In September 2019, the Alberta Government announced it was increasing spending to hire nurse practitioners to work in primary care settings in rural and underserved areas, including the Bonnyville Primary Care Network (PCN), the Aspen PCN in northern Alberta, and the Bow Valley PCN. Nurse practitioners were also hired to work in two urban settings: an opioid dependency clinic in Sherwood Park and the Covenant Health Foster Care Clinic in Edmonton.
As a result of this initiative, nurse practitioners will have more opportunities to do a broader range of work and perform to their full scope of their training. The intent of this initiative and the expansion of nurse practitioner scope of practice made by the previous government is to provide Albertans in underserved areas greater access to a health-care provider.
In December 2019, the Rural Voice Information Panel (Rural VIP), RhPAP’s monthly provincial survey for attraction and retention committees on health-related matters, asked members about their awareness and perceptions of three health professions in Alberta that had experienced recent changes in their scopes of practice—midwives, licensed practical nurses, and nurse practitioners.
Overall, respondents recognized that they had a limited understanding of the scope of practice of nurse practitioners and midwives and rural communities have a high need for nurse practitioners and practical nurses.
- “What is the full practice of nurse practitioners?”
- “[What are] all of the benefits a nurse practitioner can add to a community[?]”
- “What can they do for patients?”
– Member responses to the December 2019 Rural VIP survey
These rural community members indicated that they would like more information related to these providers’ scopes of practice, the benefits and impacts for patients related to employing them, and how to attract and retain them.
RhPAP saw an opportunity to address this informational gap. Educational materials about nurse practitioners and other health professions were developed to create greater awareness and answer common questions about these providers.
A closer look at nurse practitioners
Nurse practitioners are registered nurses with advanced knowledge and skills based on two years of nurse practitioner graduate education. These care providers are able to autonomously assess, diagnose, and treat patients, order medical tests, prescribe medication, and perform annual checkups.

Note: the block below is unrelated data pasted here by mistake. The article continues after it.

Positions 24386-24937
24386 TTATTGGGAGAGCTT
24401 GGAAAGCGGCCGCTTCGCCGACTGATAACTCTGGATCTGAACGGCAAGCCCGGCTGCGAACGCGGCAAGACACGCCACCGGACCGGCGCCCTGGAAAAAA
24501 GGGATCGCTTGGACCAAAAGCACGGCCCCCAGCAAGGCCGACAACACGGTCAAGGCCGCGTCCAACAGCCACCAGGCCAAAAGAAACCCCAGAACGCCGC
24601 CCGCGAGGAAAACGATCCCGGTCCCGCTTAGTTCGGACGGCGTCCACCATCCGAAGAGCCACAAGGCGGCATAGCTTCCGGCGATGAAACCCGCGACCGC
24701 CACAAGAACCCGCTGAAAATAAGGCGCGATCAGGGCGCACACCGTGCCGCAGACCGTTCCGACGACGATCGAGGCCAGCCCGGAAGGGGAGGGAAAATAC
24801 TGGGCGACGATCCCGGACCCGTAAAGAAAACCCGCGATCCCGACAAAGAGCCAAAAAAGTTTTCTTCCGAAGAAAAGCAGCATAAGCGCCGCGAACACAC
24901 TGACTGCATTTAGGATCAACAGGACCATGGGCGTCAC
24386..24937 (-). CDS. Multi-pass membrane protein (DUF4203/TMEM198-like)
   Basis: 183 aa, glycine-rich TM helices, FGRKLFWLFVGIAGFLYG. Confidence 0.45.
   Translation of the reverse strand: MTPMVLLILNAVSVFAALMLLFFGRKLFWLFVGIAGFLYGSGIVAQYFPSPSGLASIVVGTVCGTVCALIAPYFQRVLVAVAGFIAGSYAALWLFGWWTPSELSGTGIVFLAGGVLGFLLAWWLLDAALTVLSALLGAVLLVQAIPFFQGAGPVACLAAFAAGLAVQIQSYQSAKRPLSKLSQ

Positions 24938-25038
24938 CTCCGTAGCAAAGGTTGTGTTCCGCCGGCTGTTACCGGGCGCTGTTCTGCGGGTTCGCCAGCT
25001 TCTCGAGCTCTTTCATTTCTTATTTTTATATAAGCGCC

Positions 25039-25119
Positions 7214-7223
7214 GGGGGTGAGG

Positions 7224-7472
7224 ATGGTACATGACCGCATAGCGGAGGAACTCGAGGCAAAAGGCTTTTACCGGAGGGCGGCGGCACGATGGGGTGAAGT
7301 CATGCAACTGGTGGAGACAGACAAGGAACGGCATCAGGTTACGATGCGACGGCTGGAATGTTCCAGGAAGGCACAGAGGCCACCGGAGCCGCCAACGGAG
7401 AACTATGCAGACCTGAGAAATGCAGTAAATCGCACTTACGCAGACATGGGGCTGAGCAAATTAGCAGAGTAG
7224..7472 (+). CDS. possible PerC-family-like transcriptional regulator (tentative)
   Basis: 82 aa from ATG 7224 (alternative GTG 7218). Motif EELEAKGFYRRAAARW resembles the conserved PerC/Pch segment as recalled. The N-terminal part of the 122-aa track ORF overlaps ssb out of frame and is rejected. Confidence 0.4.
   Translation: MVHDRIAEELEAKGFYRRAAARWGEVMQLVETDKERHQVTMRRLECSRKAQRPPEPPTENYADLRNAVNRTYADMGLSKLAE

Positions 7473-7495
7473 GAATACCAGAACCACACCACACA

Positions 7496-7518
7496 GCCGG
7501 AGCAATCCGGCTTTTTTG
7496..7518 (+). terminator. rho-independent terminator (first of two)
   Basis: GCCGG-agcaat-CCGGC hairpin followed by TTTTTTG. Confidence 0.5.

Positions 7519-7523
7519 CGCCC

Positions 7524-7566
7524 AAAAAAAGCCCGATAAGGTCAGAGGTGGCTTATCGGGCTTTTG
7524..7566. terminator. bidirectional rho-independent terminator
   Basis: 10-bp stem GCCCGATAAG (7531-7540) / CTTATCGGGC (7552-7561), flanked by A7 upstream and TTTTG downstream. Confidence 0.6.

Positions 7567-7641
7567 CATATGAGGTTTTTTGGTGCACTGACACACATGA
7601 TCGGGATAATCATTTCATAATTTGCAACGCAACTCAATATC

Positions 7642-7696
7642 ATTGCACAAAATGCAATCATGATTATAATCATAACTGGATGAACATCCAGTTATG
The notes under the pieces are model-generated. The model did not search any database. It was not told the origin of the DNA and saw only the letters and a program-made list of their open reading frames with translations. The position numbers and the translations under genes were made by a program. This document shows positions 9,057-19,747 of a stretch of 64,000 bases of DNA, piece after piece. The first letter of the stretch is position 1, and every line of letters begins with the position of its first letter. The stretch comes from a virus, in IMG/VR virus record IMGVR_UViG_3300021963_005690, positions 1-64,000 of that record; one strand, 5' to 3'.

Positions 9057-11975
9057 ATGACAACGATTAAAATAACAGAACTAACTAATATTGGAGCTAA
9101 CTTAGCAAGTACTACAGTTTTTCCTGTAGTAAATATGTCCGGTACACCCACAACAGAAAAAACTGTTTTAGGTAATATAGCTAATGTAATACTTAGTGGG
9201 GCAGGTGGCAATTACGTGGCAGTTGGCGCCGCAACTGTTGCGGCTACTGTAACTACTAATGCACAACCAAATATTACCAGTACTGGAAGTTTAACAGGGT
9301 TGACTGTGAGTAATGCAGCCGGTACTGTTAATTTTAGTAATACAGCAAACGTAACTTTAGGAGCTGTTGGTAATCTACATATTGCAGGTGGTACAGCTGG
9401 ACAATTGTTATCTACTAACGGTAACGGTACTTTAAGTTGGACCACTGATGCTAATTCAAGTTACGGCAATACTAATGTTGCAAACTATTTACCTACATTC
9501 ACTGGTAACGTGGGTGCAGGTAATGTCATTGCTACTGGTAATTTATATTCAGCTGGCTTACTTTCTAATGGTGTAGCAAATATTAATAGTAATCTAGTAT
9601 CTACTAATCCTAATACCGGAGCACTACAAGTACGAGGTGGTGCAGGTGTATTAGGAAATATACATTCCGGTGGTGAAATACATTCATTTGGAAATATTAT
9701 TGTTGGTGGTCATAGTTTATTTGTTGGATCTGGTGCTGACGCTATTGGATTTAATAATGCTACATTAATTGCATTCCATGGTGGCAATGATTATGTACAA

Nurse practitioners can also make referrals to specialists and perform specific procedures within their scope of practice. The profession is regulated in all ten provinces and three territories.
Nurse practitioners first appeared in Canada in the 1960s to provide care in northern rural and remote areas. The regional nurses, outpost nurses, and community health nurses who served these areas underwent additional training in order to be able to provide more independent primary health care in isolated settings.
During the 1970s, reports and studies were published that supported nurse practitioners as a safe and effective provider of primary care services, and more education programs were developed. However, many nurse practitioner initiatives ended the following decade due to funding challenges, a perceived oversupply of physicians, a lack of legislation to support nurse practitioners, and limited buy in from other health professions.
In 2018, there were 5,697 nurse practitioners in Canada.
In the mid ’90s, government reports called for primary health-care reform with a renewed focus on nurses and allied health professionals as key contributors, which led to a re-introduction of nurse practitioners. Federal and provincial governments, nurses, and nursing associations continued to advocate for defined standards and supports for nurse practitioners. As a result, common standards for nurse practitioner education and practice are in place across Canada. 1